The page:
It's a wonder Apple sales folks aren't dressed up like storks when they sell you an iPhone. The storied device has taken on a life of its own, and iPhone owners cradle them like newborns.
Like new parents, though, most iPhone owners have no idea how to care for their new iPhone. So here are some tips to keep the iPhone in tip-top condition, many of them courtesy of Aaron Vronko, CEO of Rapid Repair, an iPod and iPhone repair shop, and one of the first technicians to take apart the iPhone 3GS and write a repair guide.
1. Audio Problems: Clean the Screens
At the bottom of the iPhone, there's a speaker on the left and a mic on the right. If you can't hear anything or if someone can't hear you, most people fear the worst: internal damage in the sound system. But there's a good chance that the holes are merely clogged with debris, Vronko says.
If you're experiencing sound degradation, Vronko gives this advice: try putting a dab of strong rubbing alcohol— 90 percent alcohol—on an old tooth brush and use the brush and a can of compressed air to clean the holes. But don't use too much alcohol. You don't want any liquid to find its way into the speaker or mic, says Vronko. The potential of liquid getting into the phone would make anyone nervous, so proceed at your own risk.
2. Cracks in the Casing, Scratches on the Glass
A common problem with the iPhone 3G: cracks would appear around the dock connector and headphone jack where the plastic is the thinnest. Apple is apparently aware of the problem because many iPhone owners report that Apple Geniuses are adept at evaluating the crack and quick to replace a unit. With a crack near the dock connector, for instance, a Genius will examine the area with a lighted scope and likely swap the SIM chip into a new iPhone.
Vronko recommends a hard case for your iPhone, as well as a thin skin protector on the glass. Although the iPhone glass is fairly scratch resistant, it's defenseless against keys in a purse or pocket. Don't be afraid to replace the hard case and skin protector regularly, Vronko says, because they wear out.
3. iPhone Over-heating
An iPhone shouldn't be exposed to extreme temperatures—100 degrees Fahrenheit on the high end, 40 degrees on the low end—because that will quickly degrade battery performance. If your iPhone is heating up, try to determine if it's heat from the iPhone itself or reflected heat from the sun.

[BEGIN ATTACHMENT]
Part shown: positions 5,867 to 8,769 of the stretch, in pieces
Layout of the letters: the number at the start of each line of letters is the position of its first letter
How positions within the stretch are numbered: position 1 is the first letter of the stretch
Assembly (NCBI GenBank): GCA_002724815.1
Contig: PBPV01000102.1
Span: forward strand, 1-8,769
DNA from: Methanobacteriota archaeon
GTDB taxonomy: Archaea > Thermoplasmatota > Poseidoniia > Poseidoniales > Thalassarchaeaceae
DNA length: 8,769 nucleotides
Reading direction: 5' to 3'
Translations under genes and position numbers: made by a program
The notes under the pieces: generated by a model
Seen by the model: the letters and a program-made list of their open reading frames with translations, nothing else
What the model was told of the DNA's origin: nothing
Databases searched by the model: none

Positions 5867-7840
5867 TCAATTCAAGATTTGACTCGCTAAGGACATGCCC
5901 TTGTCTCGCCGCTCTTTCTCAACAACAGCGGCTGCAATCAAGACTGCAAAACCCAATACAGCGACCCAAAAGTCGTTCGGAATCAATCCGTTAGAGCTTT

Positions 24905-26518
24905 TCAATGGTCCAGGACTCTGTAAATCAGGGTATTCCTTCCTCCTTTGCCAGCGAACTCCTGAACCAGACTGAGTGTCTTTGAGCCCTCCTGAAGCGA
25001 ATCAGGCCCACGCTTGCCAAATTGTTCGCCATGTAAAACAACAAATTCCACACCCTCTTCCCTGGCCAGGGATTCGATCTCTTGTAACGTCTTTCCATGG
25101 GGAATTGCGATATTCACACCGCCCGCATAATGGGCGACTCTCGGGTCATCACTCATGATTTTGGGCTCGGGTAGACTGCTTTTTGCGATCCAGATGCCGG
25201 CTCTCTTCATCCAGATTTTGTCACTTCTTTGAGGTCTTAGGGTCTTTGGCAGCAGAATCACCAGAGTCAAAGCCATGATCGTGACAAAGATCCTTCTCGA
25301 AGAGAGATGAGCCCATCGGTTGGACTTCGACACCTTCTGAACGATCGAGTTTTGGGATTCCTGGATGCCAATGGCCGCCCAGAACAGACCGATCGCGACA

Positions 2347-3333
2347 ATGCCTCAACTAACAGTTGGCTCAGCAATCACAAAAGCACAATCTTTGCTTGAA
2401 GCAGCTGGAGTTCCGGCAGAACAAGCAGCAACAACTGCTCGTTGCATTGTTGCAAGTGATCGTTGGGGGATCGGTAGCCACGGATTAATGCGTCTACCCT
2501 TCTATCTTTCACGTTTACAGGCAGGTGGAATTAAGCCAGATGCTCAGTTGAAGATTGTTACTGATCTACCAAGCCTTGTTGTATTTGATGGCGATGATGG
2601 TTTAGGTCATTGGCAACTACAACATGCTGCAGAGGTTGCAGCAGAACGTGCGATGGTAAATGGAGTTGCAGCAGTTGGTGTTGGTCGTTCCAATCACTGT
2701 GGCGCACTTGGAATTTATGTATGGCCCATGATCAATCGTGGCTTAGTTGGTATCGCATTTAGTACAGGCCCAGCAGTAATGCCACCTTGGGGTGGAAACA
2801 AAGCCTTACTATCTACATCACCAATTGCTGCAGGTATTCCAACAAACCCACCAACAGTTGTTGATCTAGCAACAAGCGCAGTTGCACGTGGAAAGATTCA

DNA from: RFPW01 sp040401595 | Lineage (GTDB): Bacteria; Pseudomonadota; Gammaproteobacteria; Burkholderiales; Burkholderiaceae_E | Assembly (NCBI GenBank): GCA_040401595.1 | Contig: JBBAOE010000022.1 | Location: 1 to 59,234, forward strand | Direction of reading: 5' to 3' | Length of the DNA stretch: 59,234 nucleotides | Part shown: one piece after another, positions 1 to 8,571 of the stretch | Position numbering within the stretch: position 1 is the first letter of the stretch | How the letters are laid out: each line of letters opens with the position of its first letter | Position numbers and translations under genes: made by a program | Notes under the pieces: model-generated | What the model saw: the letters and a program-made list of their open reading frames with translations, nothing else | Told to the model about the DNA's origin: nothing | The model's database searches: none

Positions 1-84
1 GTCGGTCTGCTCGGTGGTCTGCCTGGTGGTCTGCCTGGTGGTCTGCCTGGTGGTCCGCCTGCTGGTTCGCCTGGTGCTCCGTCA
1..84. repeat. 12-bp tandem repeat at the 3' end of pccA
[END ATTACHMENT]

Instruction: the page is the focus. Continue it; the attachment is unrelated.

Turn off a hot iPhone and let it sit for a couple of hours. If the iPhone emits heat while off, then it's likely a serious problem. Don't turn it back on, just take it straight to an Apple store. "This could only be a runaway chemical reaction in the battery cell," Vronko says.
If the phone continues to produce a lot of heat when turned on, it might be time to head to the Apple store to get it checked out: you might be holding an iPhone lemon.
4. Crashing Apps: Leave a Little Headroom
If Apps are crashing or Web pages freeze up Safari, it could be a memory problem. Don't fully load your iPhone. Leave at least a half gig of headroom to handle spikes in memory use, Vronko advises.
But also be mindful of trends. If a certain application keeps crashing, it could be a problem with that particular app. If a certain Web page continues to freeze Safari, it could be that the page is too big. Most major Web sites have a mobile version that requires less memory.
Either way, reboot the iPhone, because this will ease the burden on the memory. "People underestimate the fact that the iPhone is really a computer," Vronko says. "If it starts to act up or operates slowly, it's a one-minute process to reboot it."
5. Car Charger Safety
Vronko doesn't recommend car chargers as a primary means of charging. The 12 volt electrical system of cars used primarily for headlights and interior lights was not designed to handle the loads of modern cars with their big stereos, myriad gadgets and electronic features.
"It's common to have power surges simply because we're overloading a small capacity system," Vronko says, "and this can fry the [iPhone] main board."
If you're intent on using a car charger, try not to have the iPhone plugged in when you're starting or turning off a car. That's usually when electrical spikes occur, he says. Only buy brand-name chargers, Vronko advises, because they'll have a better fuse to protect the iPhone. A brand-name company will also be more likely to help you out if its product causes damage to your iPhone.
6. Battery Woes: Chips May Be Out of Sync
Some iPhone owners complain that their iPhone won't charge fully—that is, the iPhone indicates a less-than-100 percent charge. Yet the problem might be that the chip on the battery and the chip on the device measuring the juice flowing back and forth are out of sync.
"Run the iPhone completely dead, charge it until it can't take anymore charge, run it down fully again, and this should sync up the chips," Vronko says. "Do this every month or two."
If your iPhone is experience real battery drain, there are ways to improve battery life (albeit they aren't very user friendly). Check out these three tips for iPhone battery life: Try disabling power-hungry features, buying a battery pack, or getting it tested at an Apple Store to make sure it's working within normal parameters.